Portlanders losing even more access to public greenspace

If you’ve noticed how several public schools have recently had their campuses fenced off and locked away from the public, WillametteWeek has investigated and found that it was done primarily in response to trespassers. Unfortunately the editors chose the secondary “irresponsible dog owners” angle, knowing that leash laws and dog poop bags would generate more clicks than yet another story about the continued decline of Portland livability:

Then, earlier this year, the district constructed a chain-link fence around the entire field at Hosford “due to strangers coming on to our campus during school hours,” wrote interim principal Joe Mitacek to school parents in a newsletter on April 24. “I can say since it was installed it has helped prevent heavily intoxicated people from coming near our students multiple times.”

This is frightening and unacceptable for all the obvious reasons, but perhaps we should have seen this coming, given the unsafe reality of our present day multi-use-paths, sidewalks, etc. We will keep losing access to public amenities as long as we refuse to address the rampant criminal behavior on our streets. I’ve already started to route around the 205 path because it has been surrendered to these very same “heavily intoxicated people”. Same for the Peninsular Crossing Trail and portions of Marine Drive. How much of our quality of life are we willing to cede before we decide we’ve had enough?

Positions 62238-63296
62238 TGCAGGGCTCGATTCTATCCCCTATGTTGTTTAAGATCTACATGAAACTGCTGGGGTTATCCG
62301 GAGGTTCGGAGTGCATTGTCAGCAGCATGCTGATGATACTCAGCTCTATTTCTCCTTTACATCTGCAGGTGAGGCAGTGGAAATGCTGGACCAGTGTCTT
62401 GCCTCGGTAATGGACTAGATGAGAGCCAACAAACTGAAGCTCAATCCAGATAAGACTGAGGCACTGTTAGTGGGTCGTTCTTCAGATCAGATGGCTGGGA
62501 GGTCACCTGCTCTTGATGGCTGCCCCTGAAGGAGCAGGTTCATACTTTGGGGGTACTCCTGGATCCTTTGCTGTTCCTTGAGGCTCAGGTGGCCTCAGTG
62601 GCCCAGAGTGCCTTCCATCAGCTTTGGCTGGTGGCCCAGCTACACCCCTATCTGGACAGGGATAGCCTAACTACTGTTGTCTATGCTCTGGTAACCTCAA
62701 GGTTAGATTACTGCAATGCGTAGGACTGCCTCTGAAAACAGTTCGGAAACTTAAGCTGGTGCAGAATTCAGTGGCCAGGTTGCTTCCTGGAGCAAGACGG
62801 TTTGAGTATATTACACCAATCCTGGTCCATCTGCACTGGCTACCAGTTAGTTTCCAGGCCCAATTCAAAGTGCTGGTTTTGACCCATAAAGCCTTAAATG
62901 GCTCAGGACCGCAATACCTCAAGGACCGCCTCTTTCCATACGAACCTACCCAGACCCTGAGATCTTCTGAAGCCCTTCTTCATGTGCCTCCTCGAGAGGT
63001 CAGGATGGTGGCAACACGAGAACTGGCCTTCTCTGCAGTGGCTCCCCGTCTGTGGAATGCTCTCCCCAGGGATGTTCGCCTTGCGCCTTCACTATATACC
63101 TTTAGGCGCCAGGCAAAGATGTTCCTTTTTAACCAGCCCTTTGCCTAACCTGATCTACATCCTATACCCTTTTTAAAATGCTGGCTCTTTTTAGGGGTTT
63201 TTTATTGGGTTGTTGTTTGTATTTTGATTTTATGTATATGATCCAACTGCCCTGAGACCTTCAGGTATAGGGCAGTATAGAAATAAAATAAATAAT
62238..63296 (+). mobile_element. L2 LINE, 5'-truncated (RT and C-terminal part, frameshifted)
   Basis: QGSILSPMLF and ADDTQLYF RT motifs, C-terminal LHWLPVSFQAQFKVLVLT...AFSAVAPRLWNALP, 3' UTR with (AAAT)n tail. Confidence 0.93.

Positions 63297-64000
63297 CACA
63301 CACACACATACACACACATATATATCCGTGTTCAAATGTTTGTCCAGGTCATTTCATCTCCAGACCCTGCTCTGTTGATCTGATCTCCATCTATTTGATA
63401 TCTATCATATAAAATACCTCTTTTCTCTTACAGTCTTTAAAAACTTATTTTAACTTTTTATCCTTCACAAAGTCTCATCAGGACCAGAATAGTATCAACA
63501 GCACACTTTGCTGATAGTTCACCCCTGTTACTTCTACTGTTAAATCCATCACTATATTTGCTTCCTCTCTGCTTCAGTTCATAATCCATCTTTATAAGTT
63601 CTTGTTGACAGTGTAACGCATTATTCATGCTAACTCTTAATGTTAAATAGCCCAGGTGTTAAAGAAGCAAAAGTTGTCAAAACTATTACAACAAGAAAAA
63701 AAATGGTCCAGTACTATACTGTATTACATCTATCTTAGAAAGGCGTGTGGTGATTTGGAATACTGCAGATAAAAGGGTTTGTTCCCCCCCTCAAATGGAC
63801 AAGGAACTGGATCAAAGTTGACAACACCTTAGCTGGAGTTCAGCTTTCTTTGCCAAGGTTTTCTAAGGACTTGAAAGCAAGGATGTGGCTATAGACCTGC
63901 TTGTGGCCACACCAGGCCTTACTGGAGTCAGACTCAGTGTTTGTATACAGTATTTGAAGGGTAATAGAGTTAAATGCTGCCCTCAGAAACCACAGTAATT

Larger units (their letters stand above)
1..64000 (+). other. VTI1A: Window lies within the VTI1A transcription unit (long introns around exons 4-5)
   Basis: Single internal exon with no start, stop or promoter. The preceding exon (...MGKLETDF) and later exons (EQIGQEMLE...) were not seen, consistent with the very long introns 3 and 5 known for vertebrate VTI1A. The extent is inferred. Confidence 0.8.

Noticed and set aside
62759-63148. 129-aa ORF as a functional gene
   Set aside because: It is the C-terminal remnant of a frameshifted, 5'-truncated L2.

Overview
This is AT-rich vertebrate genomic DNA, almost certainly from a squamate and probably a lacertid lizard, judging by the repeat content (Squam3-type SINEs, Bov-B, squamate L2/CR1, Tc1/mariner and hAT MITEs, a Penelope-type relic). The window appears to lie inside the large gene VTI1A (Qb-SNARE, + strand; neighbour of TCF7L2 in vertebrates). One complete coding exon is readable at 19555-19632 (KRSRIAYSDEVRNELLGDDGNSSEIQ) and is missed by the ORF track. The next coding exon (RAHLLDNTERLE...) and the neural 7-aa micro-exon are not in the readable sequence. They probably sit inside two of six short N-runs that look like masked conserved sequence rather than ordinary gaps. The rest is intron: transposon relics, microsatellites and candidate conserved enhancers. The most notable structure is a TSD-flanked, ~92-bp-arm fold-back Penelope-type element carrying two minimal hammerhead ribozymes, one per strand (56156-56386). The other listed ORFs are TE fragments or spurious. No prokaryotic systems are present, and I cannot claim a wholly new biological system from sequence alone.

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I’ve started to be very hesitant to go through the Springwater Trail “no man’s” land between Foster and 82nd this year. In addition to the increased danger of flats from all the broken glass, it just doesn’t feel safe because of the increase in drug camps.

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It’s funny how the drug camps abruptly end at Portland / Multnomah limits. Gresham’s segment is remarkably clean. Head down the 205 path and there isn’t a tent to be seen between Sunnyside and Gladstone. Wonder why that is?

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